Robert B. Steimer, Charles K. Sollitt


Previous attempts to analytically describe wave reflection and transmission at surface penetrating structures have neglected losses due to flow expansion, contraction, and skin drag along the structure boundaries (Black and Mei, 1970; Ijima, et al., 1972). The model described in this study includes these effects and allows for the inclusion of a dissipative medium such as rubble or closely spaced piles in the region beneath the structure. The problem of a fixed, two-dimensional structure in a train of monochromatic incident waves is modeled, as shown in Figure 1. The solution allows for 1) variable structure length and draft, 2) different depths in the regions fore, aft, and beneath the structure, 3) variable wave amplitude and period, and 4) turbulent and inertial damping in the region beneath the structure. An equivalent work technique is applied to linearize the damping beneath the structure, yielding a potential flow problem in all three regions. Amplitudes for the resulting series of eigenfunctions in each region are determined by matching pressure and horizontal mass flux at the region interfaces, orthogonalizing these expressions over the depth, and simultaneously solving the resulting equations to yield complex reflection and transmission coefficients. Complex horizontal and vertical force coefficients for the structure are also determined from the integrated Bernoulli equation. The solution technique is computationally efficient. In general, five modes in the eigen series provide satisfactory convergence for the various hydrodynamic parameters. Approximately six-tenths of a computer system second are required to solve for a single wave-structure condition. The results compare favorably with variational methods used by others.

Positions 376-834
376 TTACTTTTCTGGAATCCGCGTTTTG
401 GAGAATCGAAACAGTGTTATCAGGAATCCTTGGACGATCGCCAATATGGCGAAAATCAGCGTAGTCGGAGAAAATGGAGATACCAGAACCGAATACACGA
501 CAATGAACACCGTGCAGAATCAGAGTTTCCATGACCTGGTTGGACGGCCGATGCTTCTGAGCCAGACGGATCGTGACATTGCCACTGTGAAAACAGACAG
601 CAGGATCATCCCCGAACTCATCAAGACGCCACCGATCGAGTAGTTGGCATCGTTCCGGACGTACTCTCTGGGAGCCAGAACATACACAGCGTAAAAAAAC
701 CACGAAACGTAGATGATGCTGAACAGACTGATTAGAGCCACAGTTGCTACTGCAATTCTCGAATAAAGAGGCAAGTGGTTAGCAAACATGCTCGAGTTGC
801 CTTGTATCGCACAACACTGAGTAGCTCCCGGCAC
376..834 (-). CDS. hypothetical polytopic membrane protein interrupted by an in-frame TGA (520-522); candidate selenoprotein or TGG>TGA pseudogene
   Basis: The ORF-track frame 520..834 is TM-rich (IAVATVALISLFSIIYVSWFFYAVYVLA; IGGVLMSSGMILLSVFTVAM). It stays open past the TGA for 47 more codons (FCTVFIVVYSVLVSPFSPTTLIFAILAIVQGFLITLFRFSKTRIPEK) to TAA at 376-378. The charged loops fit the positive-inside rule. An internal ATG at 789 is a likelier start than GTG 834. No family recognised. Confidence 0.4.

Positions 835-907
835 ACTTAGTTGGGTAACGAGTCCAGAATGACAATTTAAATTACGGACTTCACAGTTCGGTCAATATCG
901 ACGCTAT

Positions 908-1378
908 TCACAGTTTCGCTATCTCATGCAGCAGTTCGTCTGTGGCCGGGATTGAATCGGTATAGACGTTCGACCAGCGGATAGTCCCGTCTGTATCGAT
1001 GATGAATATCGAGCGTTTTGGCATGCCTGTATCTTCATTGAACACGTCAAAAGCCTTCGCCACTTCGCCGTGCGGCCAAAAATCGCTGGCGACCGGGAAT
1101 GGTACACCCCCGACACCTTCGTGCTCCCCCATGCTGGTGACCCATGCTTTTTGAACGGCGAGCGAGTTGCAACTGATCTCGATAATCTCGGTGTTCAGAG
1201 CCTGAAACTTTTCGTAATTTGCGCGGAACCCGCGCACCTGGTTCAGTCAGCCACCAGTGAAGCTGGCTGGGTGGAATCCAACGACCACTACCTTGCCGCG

semi-immersed structures; nonconservative interaction; nonconservative wave

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